Where I talk to you about linguistics and anthropology, science fiction and fantasy, point of view, grammar geekiness, and all of the fascinating permutations thereof...
Hmmm...interesting.Technology can be a wonderful thing, but it can go too far. E-books are ok, I guess, and they can have their place. I've read some stories on the computer, and still managed to enjoy the story.But I'm a book guy. The printed page and its textures, scents and immersiveness (is that a word?) cannot be replicated. Curling up in bed or on my favorite recliner with a Kindle just can't compete with the physicality of a good book.
I have to imagine that there are some physiological limits on our ability to engage in parallel processing and to endure distraction. I hope that the pendulum swings back in the other direction soon.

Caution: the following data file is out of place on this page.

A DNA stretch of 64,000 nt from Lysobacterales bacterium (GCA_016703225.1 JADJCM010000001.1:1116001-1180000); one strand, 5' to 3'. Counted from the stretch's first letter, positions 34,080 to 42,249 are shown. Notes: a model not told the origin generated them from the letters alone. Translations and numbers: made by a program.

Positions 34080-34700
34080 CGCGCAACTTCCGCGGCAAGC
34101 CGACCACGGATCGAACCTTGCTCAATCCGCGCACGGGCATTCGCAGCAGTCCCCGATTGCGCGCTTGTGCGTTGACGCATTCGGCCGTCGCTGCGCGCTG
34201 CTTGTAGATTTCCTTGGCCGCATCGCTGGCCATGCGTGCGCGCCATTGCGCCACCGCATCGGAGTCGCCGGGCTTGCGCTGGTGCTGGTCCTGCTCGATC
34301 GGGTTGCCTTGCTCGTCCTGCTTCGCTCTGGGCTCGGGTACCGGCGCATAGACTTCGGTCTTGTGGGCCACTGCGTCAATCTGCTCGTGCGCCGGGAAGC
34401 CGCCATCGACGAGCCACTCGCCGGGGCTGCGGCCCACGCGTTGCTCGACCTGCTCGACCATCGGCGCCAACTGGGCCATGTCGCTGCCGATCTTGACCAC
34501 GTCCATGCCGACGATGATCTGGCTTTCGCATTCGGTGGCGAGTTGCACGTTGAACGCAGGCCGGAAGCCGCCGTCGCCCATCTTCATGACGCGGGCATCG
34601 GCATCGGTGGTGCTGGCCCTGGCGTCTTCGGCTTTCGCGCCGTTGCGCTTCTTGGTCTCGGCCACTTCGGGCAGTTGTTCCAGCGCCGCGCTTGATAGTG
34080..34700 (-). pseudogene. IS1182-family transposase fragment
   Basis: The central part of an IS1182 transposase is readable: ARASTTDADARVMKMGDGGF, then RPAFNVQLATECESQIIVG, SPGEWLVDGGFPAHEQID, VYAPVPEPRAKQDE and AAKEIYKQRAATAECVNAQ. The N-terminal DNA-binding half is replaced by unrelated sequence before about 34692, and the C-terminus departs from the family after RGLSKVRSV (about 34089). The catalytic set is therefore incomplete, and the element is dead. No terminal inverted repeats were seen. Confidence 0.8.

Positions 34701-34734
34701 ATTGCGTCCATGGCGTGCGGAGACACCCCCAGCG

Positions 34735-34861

I hope so, too. Even without the added distractions of ads and assorted apps, reading a pdf was nowhere near as easy as it is in paper form. When I get sucked into a book, I can flip page after page without being consciously aware of doing so. My eyes just keep following the words, since turning the page is done by feel. But on the computer, scrolling and making sure the curser is in the right place to go to the next page keeps pulling me out of the text. Maybe on a e-reader the experience would be more fluid. But on the laptop, it is very hard to keep the deeper engagement with stories. My eyes do have a tendency to skip and skim over words on the screen. Books are also more cuddly for late night reading.I like the computer for writing and research. But I'll take paper editions any day for reading and starting conversations about what I'm reading. Like when I took my new copy of Green Rider to work on Saturday and two of my co-workers lit up, telling how much they liked it and giving me recommendations for others they liked.
I totally relate, Jaleh. Thanks again for your effort!